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Percussionist David Dieni is a professional musician who has played with all kinds of symphonies and orchestras in Northern California, but some of the most fun, and intense, work he’s done is with the Palo Alto-based California Pops. “It’s very different from what most people think,” Dieni said in an interview. “Lots of people remember the Boston Pops. … California Pops is a little different. Our model is like a movie pit orchestra, or a radio/TV orchestra. We prepare music for that week, then it’s gone.

“For me, as a percussionist, I do things for the Pops I often wouldn’t do in a traditional, European-music-based symphony, Xylophone and bells, going back and forth between them — a lot more jazz, a different feel than classical, “I could be doing anything — soft shoe on a wood block for old vaudeville dance routines, often seen how to cut toenails for pointe shoes in musicals from the ’20s through the ’40s, Use a wood block to recreate the tap-dance sound, which comes up so often in our charts, Or playing a slide whistle, Or dumping junk on the ground, or breaking cardboard boxes..

“It’s fun.”. And intense, because while other groups, such as Napa Symphony or Sacramento Philharmonic — both of which Dieni has served — might have four or five rehearsals before a performance, Cal Pops usually just has one. And such music, in concerts Cal Pops Music Director Kim Venaas programs from audience requests, and also from fascinating old charts he has saved from forgotten warehouses. “Kim is actually preserving all kinds of music,” Dieni said. “There’s just tons of stuff in warehouses that is just going to get dumped. We save some of it.”.

That’s how, for instance, Cal Pops ended up playing the original music from “Singing in the Rain,” with the music cues from the movie studio, “The original conductor’s notes from when Gene Kelly got to this lamp or the other,” said Dieni, “When we play something from back in that period, it feels like it really is the 1940s.”, While some of how to cut toenails for pointe shoes the Cal Pops musicians have other-than-music day jobs, Dieni is a fulltime musician and music teacher who instructs at a drum school in San Francisco and out of his home..

“I used to play in a rock band,” he said. “It was fun, but we made, like, $5.”. He grew up in Massachusetts, the son of a drummer, and got to see the Boston Pops on more than one occasion. “My first drum teacher was in the Boston Pops,” said Dieni, “so even from a young age  I had that sensibility. “Sometimes you get a gift, and don’t realize it till later,” he said of that first drum teacher, Warren Myers, who also “conducted my youth symphony, just like the Boston Pops was under Arthur Fiedler.”.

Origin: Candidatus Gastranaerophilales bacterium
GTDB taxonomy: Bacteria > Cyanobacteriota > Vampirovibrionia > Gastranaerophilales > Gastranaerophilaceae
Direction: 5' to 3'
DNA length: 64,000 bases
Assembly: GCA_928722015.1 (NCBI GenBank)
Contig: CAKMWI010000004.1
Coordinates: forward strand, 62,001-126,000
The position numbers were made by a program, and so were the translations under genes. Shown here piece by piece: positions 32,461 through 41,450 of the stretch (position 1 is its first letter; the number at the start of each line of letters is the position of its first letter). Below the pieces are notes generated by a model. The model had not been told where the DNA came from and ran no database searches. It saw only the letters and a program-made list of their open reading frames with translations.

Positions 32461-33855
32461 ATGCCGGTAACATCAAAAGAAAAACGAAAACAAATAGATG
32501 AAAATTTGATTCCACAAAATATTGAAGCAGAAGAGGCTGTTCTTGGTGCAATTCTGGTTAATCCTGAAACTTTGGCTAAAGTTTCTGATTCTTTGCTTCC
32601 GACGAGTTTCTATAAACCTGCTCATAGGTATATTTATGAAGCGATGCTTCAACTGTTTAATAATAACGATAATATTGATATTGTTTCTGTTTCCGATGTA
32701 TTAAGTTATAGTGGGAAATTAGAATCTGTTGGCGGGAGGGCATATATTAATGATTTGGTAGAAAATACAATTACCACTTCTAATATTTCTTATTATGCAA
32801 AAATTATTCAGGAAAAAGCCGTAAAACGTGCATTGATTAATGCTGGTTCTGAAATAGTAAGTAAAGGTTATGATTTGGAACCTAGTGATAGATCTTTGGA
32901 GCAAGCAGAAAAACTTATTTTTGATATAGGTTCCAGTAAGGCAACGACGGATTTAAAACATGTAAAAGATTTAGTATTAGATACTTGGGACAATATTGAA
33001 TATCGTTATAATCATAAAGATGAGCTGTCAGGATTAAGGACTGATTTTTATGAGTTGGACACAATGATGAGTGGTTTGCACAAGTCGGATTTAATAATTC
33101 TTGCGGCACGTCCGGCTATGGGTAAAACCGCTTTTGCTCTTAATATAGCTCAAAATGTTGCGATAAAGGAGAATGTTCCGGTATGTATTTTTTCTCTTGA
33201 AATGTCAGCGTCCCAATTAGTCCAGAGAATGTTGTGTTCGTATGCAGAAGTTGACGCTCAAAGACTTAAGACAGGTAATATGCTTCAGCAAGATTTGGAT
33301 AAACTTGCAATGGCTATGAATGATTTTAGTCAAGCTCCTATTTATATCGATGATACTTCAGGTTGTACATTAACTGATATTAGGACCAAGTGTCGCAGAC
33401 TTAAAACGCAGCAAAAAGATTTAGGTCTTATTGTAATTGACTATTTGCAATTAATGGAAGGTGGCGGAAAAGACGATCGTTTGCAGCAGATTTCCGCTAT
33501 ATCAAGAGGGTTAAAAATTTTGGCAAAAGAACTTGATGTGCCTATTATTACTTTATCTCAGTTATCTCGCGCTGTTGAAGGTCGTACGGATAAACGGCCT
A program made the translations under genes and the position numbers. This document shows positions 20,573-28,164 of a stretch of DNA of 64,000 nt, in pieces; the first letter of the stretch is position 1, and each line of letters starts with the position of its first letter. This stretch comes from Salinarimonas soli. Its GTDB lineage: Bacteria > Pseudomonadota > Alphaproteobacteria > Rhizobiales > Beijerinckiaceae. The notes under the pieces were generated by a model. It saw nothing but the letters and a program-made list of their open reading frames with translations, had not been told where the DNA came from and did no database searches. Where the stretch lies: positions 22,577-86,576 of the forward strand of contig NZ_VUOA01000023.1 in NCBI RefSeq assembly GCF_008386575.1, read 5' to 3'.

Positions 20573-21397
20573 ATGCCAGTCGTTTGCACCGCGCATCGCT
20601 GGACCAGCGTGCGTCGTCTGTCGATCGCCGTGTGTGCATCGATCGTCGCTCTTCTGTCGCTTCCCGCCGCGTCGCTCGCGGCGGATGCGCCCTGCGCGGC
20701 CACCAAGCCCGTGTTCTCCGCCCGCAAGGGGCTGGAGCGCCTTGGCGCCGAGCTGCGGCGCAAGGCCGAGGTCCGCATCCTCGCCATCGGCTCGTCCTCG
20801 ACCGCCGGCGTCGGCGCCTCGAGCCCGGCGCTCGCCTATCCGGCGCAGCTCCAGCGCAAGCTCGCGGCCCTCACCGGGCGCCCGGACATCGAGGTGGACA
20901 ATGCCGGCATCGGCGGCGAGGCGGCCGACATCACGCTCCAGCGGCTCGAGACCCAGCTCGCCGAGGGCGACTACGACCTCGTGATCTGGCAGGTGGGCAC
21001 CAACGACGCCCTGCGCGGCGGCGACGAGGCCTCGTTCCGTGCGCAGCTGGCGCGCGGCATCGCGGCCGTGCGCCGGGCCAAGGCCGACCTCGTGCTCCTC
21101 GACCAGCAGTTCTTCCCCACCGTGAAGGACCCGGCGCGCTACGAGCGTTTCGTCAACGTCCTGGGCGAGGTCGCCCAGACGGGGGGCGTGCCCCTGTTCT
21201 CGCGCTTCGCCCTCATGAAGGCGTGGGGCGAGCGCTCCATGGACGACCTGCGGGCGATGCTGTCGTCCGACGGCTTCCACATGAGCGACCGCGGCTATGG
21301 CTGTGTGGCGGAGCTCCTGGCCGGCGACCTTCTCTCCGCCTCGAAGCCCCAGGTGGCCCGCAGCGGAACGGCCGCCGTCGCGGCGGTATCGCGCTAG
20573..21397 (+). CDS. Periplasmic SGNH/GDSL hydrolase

Oakland rapper Mistah FAB isn’t the only one “still feelin’ it.” Related ArticlesWarriors shifting plans for Andrew Bogut’s returnDraymond Green on DeMarcus Cousins: “No one can stop him”How Warriors’ Klay Thompson brought out the worst in Russell WestbrookThree big lessons from the Warriors’ wins over Houston, Oklahoma CityWarriors’ DeMarcus Cousins suffers sore right ankle vs, Oklahoma CityLast year, Redwood City resident Robin Schreiber, otherwise known as ‘Dance Cam Mom,’ became an overnight sensation after video of her busting a move on the Warriors’ dance cam went viral, Schreiber, a 30-year Warriors season ticket holder, is known for her signature blue and gold sweater and quirky dancing style, Even Golden State’s players are sometimes caught staring up at the jumbotron during timeouts to see which move Schreiber is going to put on display for the Oracle crowd, Bay Area News Group correspondent Mistah FAB and ‘Dance Cam Mom’ joined forces before a recent Warriors playoff game for an how to cut toenails for pointe shoes impromptu dance off, You won’t want to miss this one, Want Warriors news in your inbox? Sign up for the free DubsDaily newsletter, Report an errorPolicies and StandardsContact UsTags:Golden State WarriorsCourtney CroninCourtney Cronin is a former multimedia sports reporter for the Bay Area News Group.Subscribe Today!All Access Digital offer for just 99 cents!blog comments powered by DisqusGet Morning Report and other email newsletters..

From spring to fall, the Bay Area plays host to festivals every weekend. Here is a sampling, listed by week, of the larger fairs, festivals and ethnic gatherings through September. Capitola Begonia Festival: Sept. 1-4. Capitola Village, Capitola. Labor Day weekend tradition, in its 65th — and final — year, features nautical parade of begonia-laden boats, sand sculpture contest, fishing derby, concerts and family activities. Free. Details: Scottish Highland Gathering and Games: Sept. 2-3 (hours TBA). Alameda County Fairgrounds, 4501 Pleasanton Ave., Pleasanton. Caber tossing and other athletic games, traditional music and dance, Celtic heritage events, sheep dog trials, whisky tasting, clan gatherings. Advance tickets, $11-$30. See website for tickets to grandstand and trackside seating, tastings.

Millbrae Art & Wine Festival: 10 a.m.-5 p.m, Sept, 2-3, Broadway Avenue between Victoria and Meadow Glen, Millbrae, 47th annual festival with music, art and crafts, how to cut toenails for pointe shoes food, children’s playland, car show, Free,, 54th annual Kings Mountain Art Fair: 10 a.m.-5 p.m, Sept, 2-4, Kings Mountain Firehouse and Community Center, 13889 Skyline Blvd., Woodside,  Featuring 135 juried artists in a redwood forest with a children’s craft and game area, Free.

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